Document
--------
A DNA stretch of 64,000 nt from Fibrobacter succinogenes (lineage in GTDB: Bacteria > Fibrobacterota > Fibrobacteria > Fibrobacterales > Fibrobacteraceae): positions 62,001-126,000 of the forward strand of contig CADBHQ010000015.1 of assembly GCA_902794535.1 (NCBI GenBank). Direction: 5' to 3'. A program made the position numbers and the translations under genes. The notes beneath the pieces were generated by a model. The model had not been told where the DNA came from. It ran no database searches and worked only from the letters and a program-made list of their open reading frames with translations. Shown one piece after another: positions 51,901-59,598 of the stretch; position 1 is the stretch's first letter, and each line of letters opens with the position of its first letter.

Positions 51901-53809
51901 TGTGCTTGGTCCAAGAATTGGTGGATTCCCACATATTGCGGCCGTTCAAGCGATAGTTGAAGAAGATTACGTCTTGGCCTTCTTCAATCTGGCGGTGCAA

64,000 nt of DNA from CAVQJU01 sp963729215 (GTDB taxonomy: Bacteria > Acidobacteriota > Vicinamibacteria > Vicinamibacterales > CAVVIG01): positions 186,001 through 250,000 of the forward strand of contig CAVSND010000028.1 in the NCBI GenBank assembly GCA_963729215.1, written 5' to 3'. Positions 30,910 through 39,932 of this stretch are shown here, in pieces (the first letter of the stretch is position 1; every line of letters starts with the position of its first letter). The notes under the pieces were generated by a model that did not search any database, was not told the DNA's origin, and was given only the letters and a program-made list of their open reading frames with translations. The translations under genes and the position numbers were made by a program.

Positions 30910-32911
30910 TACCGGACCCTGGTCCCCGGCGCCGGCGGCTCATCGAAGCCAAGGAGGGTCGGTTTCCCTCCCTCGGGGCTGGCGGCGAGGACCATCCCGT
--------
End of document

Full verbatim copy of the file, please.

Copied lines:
A DNA stretch of 64,000 nt from Fibrobacter succinogenes (lineage in GTDB: Bacteria > Fibrobacterota > Fibrobacteria > Fibrobacterales > Fibrobacteraceae): positions 62,001-126,000 of the forward strand of contig CADBHQ010000015.1 of assembly GCA_902794535.1 (NCBI GenBank). Direction: 5' to 3'. A program made the position numbers and the translations under genes. The notes beneath the pieces were generated by a model. The model had not been told where the DNA came from. It ran no database searches and worked only from the letters and a program-made list of their open reading frames with translations. Shown one piece after another: positions 51,901-59,598 of the stretch; position 1 is the stretch's first letter, and each line of letters opens with the position of its first letter.

Positions 51901-53809
51901 TGTGCTTGGTCCAAGAATTGGTGGATTCCCACATATTGCGGCCGTTCAAGCGATAGTTGAAGAAGATTACGTCTTGGCCTTCTTCAATCTGGCGGTGCAA

64,000 nt of DNA from CAVQJU01 sp963729215 (GTDB taxonomy: Bacteria > Acidobacteriota > Vicinamibacteria > Vicinamibacterales > CAVVIG01): positions 186,001 through 250,000 of the forward strand of contig CAVSND010000028.1 in the NCBI GenBank assembly GCA_963729215.1, written 5' to 3'. Positions 30,910 through 39,932 of this stretch are shown here, in pieces (the first letter of the stretch is position 1; every line of letters starts with the position of its first letter). The notes under the pieces were generated by a model that did not search any database, was not told the DNA's origin, and was given only the letters and a program-made list of their open reading frames with translations. The translations under genes and the position numbers were made by a program.

Positions 30910-32911
30910 TACCGGACCCTGGTCCCCGGCGCCGGCGGCTCATCGAAGCCAAGGAGGGTCGGTTTCCCTCCCTCGGGGCTGGCGGCGAGGACCATCCCGT